Cardinal Malcolm Ranjith, the archbishop of Colombo, addresses the media in Colombo, Sri Lanka, Tuesday, March 2, 2021. (AP/Eranga Jayawardena)
Sri Lankan Roman Catholic Church officials declared a "Black Sunday" this weekend to demand justice for the victims of 2019 Easter Sunday bomb attacks that killed more than 260 people.
Archbishop of Colombo Cardinal Malcolm Ranjith said Tuesday that the church has been given part of a presidential commission's report into the coordinated suicide bomb attacks on April 21, 2019, but many questions remain about its findings.
"The most important requirement of the commission has not been fulfilled," Ranjith told reporters. "The misdirection is that instead of concentrating on ... finding the people who were directly responsible for this sad event, the focus has gone in the direction of whether those in power at the time fulfilled their responsibilities or not," Ranjith said.
A power struggle between the then president and prime minister which led to a communications breakdown and a resulting lapse in security coordination is said to have enabled the attacks, which occurred despite prior foreign intelligence warnings.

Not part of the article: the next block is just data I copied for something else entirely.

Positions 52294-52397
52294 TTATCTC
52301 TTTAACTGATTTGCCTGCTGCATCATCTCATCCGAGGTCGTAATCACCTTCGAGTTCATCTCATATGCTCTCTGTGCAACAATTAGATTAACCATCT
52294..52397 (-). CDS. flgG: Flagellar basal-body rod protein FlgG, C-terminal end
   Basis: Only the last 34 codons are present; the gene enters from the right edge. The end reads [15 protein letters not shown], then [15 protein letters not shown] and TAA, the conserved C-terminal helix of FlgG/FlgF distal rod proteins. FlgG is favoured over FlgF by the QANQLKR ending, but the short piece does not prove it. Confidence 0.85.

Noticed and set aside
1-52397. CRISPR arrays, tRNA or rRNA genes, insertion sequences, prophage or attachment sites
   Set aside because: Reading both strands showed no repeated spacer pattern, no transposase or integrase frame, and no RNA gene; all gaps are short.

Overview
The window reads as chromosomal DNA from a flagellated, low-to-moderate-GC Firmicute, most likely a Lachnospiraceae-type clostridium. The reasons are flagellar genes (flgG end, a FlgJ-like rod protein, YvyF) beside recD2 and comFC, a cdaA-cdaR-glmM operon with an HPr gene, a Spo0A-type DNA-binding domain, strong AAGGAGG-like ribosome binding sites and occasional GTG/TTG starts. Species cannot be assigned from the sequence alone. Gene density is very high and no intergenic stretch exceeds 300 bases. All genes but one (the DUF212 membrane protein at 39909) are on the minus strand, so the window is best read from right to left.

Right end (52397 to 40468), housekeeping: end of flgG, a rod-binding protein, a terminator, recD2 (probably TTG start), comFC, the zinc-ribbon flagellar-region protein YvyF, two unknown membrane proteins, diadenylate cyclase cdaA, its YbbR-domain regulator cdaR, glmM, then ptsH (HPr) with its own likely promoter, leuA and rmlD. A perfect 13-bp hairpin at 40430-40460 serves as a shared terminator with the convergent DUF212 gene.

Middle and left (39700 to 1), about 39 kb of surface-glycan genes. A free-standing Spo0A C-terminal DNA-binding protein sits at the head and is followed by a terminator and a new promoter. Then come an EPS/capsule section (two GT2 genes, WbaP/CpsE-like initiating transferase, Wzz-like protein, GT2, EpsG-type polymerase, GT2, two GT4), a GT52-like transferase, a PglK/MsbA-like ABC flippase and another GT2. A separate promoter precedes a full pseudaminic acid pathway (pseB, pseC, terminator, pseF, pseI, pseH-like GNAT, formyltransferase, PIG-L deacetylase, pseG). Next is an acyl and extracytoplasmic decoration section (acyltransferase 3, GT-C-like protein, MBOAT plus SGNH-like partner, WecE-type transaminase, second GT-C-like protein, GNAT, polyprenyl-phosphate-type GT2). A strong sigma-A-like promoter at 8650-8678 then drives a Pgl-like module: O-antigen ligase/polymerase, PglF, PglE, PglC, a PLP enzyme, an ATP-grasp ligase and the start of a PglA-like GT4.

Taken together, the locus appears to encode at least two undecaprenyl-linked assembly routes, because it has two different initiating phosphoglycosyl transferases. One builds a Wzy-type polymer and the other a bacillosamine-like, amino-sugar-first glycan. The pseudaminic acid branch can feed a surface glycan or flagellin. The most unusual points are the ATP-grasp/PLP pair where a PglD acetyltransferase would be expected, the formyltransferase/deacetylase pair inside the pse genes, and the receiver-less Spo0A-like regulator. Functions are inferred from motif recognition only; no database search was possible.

Church leaders have asked their congregations to attend Mass on Sunday dressed in black. Church bells will toll at 8: 45 a.m., the time of the near-simultaneous attacks, and special prayers will be offered for justice for the victims.
Two local Muslim groups that had pledged allegiance to the Islamic State group have been blamed for the attacks at six locations — two Roman Catholic churches, one Protestant church and three top hotels.
Of those killed, 171 were attending Easter services at Catholic churches. More than 500 people were wounded in the attacks.
Ranjith said the mandate of the commission was to find the people, sources of funding and supporters behind the attacks, but such details were not in the report. He said the church expects the government to carry out a further investigation with vigor.
"We want to stress that if there is no concrete action with regard to finding answers to those questions ... we will be forced to call upon the entire nation to protest on the 21st of April, the second anniversary of the bomb attacks," he said.